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February 22, 2022

Breaking Down Data: Employee Attitudes on Fair Chance Hiring

Checkr Editorial

Understand employee attitudes on fair chance hiring and how your company can adapt.

For employers, it can be challenging to predict how employees will react to policy changes. Which measures will they support and which will they ignore? Oftentimes, employee agreement or engagement with policy changes can make or break their implementation. If your HR team wants to work on hiring more diversely, for example, but managers across the organization don’t prioritize it or lack sensitivity training, your efforts may go nowhere meaningful.

In this blog post, we’ll be sharing some of the data we’ve compiled about employee attitudes on fair chance hiring, using the results from the recent Fair Chance Hiring Report, which surveyed 1,200 employees who work at companies with more than 500 workers and 400 executives who lead companies with more than 500 workers. Keep reading for some key takeaways on how employees broadly feel about fair chance hiring. 

Employee attitudes on fair chance hiring 

Checkr’s research revealed that many employers and executives still hold outdated views about candidates with criminal history, despite widespread belief that they hire without bias. The Fair Chance Hiring Report found that 83 percent of executives believe their company has created an unbiased hiring process. But our data simply doesn’t back this up. Three quarters (75 percent) of executives admit they have researched candidates online to learn more about their background, and the majority of those say that this research impacted their hiring decision. More than two in five executives (44 percent) say they would think less of an employee if they discovered that employee had a conviction history.

These unconscious biases against those with conviction history are a huge problem. They contribute to institutional prejudice, perpetuate injustice, increase recidivism, and potentially even represent a violation of EEOC standards. We must change these common misconceptions to create fairer and more equitable workplaces.  How can HR and hiring managers combat bias in the hiring process?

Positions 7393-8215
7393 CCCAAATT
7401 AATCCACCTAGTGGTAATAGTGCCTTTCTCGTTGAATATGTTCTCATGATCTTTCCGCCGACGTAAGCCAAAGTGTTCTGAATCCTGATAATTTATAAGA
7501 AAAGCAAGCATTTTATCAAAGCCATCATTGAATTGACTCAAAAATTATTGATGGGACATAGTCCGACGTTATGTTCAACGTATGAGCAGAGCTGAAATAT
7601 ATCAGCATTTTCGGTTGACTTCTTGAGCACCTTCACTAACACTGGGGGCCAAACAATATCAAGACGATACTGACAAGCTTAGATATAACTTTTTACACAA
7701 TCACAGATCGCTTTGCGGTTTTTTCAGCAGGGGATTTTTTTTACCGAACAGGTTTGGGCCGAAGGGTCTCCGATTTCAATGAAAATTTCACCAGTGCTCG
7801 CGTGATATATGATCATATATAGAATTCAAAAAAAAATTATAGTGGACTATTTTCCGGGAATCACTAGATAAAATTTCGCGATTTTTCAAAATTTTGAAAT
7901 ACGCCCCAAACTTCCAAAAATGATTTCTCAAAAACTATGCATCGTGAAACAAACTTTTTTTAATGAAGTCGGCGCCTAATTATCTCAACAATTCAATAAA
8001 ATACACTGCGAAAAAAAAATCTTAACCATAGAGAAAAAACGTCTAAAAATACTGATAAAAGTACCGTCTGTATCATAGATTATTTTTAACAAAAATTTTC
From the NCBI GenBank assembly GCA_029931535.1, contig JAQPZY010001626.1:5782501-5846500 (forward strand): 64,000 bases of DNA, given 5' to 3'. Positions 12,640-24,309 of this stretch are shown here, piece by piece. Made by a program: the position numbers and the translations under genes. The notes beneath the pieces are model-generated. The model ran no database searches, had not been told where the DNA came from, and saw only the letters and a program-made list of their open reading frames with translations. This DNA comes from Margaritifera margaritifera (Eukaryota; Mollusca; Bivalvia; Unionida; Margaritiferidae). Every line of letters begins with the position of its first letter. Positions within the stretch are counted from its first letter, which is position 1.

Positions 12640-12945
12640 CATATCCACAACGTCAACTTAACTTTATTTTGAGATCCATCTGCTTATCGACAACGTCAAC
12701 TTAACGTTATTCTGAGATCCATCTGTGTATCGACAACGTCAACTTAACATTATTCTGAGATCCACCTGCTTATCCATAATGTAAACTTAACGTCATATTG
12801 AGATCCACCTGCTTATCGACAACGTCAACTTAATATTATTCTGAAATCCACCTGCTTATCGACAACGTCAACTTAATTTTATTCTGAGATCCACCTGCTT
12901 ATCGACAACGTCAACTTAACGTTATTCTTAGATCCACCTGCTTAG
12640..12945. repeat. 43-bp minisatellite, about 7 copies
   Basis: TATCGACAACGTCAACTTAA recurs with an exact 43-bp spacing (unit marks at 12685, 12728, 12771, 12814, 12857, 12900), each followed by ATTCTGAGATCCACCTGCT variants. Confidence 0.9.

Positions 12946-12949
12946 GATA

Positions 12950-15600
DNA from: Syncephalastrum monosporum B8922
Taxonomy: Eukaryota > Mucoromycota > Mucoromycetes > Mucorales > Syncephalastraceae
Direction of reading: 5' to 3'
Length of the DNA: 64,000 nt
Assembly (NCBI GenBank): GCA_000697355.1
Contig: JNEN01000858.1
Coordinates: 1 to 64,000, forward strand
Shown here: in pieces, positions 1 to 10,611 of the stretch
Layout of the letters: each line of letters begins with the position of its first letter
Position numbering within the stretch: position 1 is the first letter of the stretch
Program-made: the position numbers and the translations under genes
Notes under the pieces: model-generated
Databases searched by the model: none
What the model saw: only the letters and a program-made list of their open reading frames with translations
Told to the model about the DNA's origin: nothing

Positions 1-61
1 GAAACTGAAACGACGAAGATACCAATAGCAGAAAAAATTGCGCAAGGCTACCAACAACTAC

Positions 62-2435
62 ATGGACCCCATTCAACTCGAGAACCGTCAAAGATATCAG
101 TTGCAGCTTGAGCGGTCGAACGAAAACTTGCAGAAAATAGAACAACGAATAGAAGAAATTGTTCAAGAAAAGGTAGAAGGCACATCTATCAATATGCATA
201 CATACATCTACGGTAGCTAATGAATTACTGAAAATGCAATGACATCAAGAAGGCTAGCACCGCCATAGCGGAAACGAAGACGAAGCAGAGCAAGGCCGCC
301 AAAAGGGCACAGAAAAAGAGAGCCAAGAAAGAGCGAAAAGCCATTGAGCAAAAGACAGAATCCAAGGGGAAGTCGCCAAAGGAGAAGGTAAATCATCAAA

What companies can do

Educate internally about the benefits of fair chance hiring

Many executives simply don’t understand the benefits and reasoning behind fair chance hiring. With education, you can help your employees learn more about fair chance hiring and why it’s important, and therefore improve internal compliance with fair chance hiring policies.

Fair chance hiring is an ethical hiring practice that invests simultaneously in company and community longevity. But it’s also a profitable business stance.

63 percent of executives who have hired fair chance talent in the past year gave glowing reviews of these workers. They reported that fair chance talent sustains strong relationships with staff and managers (93 percent), works hard and goes above-and-beyond (90 percent), have been promoted for job performance (87 percent), and are loyal employees, staying at the company as long as, if not longer than their colleagues (85 percent).

At Checkr, we’ve seen firsthand how fair chance talent can support business success. To ensure compliance, inclusivity, and fairness in your hiring process, be sure to educate company leaders and hiring team members about the value of fair chance hiring.

Find more information on the business benefits of fair chance hiring here

Audit and improve your adjudication framework